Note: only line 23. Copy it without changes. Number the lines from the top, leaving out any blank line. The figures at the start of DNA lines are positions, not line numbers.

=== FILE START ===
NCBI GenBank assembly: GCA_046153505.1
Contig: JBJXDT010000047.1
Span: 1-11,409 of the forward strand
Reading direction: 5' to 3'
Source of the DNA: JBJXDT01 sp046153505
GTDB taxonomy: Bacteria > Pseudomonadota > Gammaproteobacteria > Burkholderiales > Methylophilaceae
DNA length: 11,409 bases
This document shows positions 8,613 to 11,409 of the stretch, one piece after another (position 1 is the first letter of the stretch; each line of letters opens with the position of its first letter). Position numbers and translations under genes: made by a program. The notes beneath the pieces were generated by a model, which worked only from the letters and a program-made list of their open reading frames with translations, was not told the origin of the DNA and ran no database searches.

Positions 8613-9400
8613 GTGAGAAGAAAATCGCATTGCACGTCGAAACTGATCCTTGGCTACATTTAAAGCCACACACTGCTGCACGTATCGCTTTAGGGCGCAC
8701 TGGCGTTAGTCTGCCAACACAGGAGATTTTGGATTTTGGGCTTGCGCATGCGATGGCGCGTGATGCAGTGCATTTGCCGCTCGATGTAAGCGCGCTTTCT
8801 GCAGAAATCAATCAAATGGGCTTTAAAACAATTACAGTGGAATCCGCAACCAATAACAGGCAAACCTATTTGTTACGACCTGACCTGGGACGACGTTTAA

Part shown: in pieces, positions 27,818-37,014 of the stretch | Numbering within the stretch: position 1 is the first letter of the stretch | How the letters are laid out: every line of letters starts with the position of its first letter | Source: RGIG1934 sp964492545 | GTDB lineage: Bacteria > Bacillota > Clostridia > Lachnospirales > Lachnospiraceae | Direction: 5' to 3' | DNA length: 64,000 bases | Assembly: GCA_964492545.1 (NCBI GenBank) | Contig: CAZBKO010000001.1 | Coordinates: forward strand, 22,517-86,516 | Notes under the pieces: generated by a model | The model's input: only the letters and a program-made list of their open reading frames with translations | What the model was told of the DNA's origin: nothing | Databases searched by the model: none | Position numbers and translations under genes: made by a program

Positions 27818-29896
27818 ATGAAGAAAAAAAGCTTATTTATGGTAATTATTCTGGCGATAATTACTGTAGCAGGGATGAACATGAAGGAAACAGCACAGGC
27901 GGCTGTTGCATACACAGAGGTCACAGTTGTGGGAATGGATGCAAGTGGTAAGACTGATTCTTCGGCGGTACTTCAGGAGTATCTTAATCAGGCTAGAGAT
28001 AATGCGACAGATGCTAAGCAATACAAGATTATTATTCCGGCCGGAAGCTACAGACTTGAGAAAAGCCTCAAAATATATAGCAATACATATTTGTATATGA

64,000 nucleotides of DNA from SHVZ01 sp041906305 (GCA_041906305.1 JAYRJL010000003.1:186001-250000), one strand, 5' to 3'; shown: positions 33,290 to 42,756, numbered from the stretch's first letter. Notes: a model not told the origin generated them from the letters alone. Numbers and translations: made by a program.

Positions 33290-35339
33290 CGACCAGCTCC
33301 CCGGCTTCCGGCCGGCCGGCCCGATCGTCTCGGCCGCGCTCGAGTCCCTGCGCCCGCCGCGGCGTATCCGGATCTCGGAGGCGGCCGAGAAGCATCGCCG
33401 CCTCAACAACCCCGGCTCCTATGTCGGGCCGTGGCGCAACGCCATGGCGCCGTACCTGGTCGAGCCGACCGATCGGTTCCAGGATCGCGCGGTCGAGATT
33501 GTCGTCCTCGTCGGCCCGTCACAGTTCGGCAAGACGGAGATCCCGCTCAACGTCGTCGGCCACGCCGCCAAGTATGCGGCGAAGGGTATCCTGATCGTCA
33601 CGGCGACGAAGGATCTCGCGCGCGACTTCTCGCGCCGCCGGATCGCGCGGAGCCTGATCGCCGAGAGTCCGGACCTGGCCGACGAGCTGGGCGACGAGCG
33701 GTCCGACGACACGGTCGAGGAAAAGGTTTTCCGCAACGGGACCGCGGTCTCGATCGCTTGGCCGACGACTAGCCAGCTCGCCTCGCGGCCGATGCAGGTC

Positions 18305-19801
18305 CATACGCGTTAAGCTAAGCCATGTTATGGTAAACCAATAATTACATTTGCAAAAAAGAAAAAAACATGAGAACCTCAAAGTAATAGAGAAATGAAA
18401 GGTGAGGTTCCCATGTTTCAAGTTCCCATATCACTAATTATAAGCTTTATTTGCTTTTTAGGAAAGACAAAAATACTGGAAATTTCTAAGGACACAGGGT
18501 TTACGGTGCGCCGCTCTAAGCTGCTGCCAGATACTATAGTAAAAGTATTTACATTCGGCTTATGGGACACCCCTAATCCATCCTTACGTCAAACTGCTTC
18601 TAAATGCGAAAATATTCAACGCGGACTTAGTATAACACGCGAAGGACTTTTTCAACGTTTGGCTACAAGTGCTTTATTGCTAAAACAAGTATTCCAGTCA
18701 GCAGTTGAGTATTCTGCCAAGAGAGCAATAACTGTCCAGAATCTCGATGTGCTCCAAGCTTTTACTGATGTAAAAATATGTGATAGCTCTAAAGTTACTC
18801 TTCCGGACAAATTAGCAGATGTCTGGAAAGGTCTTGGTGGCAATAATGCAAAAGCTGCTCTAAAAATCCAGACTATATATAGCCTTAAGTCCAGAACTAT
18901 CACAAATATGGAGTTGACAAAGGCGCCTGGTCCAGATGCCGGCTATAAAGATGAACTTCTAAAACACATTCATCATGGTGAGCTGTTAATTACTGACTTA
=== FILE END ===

33501 GTCGTCCTCGTCGGCCCGTCACAGTTCGGCAAGACGGAGATCCCGCTCAACGTCGTCGGCCACGCCGCCAAGTATGCGGCGAAGGGTATCCTGATCGTCA